(Died 296 AD)
Maximilian was the son of the Roman army veteran Fabius Victor. About 295, when Maximilian was 21 years old, the proconsul Dion went to Theveste to recruit soldiers for the third Augustan legion stationed there.
At this time, the Roman army was mainly volunteers, but sons of veterans were obliged to serve. Maximilian was presented to the recruiting agent. The advocatus Pompeianus, seeing that Maximilian would make an excellent recruit, asked for him to be measured: he was 5 feet 10.
The ensuing dialogue between the proconsul Dion and Maximilian has been preserved to this day. When asked his name, Maximilian replied, “Why do you wish to know my name? I cannot serve because I am a Christian.”
Nevertheless, orders were given for him to be given the military seal.
He answered, “I cannot do it: I cannot be a soldier.”
When told he must serve or die, he said, “You may cut off my head, but I will not serve. My army is the army of God, and I cannot fight for this world.”
It was pointed out to him that there were Christians serving as bodyguards for the emperors Diocletian and Maximian.
To this he replied, “That is their business. I am a Christian, too, and I cannot serve.”
Dion then told Victor to correct his son. Victor, who had become a Christian like his son, said, “He knows what he believes, and he won’t change his mind.”
Dion insisted, “Agree to serve and receive the military seal.”
“I already have the seal of Christ, my God … I will not accept the seal of this world; if you give it to me, I will break it for it is worthless. I cannot wear a piece of lead around my neck after I have received the saving sign of Jesus Christ, my Lord, the son of the living God. You do not know Him; yet He suffered for our salvation: God delivered Him up for our sins. He is the one whom all Christians serve; we follow Him as the Prince of Life and Author of Salvation.”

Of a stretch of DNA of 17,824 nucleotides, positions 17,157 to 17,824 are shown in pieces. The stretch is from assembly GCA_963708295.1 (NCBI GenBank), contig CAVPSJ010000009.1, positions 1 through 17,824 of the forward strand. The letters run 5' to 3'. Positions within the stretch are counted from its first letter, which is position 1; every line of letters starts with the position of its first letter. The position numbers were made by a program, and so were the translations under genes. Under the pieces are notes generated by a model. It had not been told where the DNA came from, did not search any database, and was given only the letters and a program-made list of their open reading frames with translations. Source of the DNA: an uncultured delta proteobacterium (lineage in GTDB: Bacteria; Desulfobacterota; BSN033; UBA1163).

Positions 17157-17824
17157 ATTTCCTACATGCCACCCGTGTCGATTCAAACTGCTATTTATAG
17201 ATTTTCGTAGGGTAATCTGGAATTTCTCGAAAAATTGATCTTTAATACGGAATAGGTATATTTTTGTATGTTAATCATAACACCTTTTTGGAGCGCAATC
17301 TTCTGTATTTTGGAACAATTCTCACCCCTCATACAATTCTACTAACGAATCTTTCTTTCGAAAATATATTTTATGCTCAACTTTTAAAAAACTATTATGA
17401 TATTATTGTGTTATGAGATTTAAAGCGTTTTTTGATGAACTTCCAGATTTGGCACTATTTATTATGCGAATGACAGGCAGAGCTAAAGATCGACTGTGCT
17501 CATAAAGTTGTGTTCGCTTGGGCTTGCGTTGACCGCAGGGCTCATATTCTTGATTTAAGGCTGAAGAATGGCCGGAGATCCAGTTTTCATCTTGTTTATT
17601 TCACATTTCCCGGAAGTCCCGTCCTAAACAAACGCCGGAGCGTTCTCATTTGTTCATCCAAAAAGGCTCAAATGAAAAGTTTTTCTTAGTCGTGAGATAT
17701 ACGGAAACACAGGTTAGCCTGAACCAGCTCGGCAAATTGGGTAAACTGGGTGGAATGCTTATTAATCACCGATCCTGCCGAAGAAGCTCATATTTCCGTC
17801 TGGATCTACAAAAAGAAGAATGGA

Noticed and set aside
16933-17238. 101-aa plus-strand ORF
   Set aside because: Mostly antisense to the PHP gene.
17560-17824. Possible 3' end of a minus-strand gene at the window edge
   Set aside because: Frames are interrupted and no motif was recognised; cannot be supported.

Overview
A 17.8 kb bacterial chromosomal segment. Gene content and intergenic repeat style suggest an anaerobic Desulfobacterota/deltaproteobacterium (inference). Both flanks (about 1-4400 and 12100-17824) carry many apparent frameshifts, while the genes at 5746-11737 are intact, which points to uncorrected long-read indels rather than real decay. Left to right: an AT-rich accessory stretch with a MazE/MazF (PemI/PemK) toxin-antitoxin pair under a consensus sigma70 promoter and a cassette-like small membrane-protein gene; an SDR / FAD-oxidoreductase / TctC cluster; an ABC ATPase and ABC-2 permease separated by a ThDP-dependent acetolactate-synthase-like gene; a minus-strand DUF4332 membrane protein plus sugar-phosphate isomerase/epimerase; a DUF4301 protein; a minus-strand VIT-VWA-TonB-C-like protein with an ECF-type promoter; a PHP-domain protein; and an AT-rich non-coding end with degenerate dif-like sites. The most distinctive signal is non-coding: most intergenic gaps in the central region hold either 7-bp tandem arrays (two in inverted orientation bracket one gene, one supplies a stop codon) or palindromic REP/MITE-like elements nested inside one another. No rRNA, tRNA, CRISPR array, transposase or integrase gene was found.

Again, Dion stated that there are other Christians who were soldiers. Maximilian answered, “They know what is best for them. I am a Christian and I cannot do what is wrong.”
Dion continued, “What wrong do those commit who serve in the army?”
Maximilian answered, “You know very well what they do.”
Threatened with death if he remained obstinate, Maximilian answered, “This is the greatest thing that I desire. Dispatch me quickly. Therein lies my glory.” Then he added, “I shall not die. When I leave this earth, I shall live with Christ, my Lord.”
He was sentenced accordingly: “Whereas Maximilian has disloyally refused the military oath, he is sentenced to die by the sword.”
+Just before his execution, Maximilian encouraged his companions to persevere and asked his father to give his new clothes to the executioner. We are told that Fabius Victor “went home happily, thanking God for having allowed him to send such a gift to heaven.”
The place of Maximilian’s death is given as Theveste (Tebessa) in Numidia (Algeria today), but it may have been nearer Carthage, where his body was taken for burial by a devout woman named Pompeiana. It was buried close to the relics of St. Cyprian.
Adapted by A.J. Valentini from: Online, C. (n.d.). St. Maximilian – Saints & Angels. Catholic Online. Retrieved March 3, 2021, from https://www.catholic.org/saints/saint.php?saint_id=5018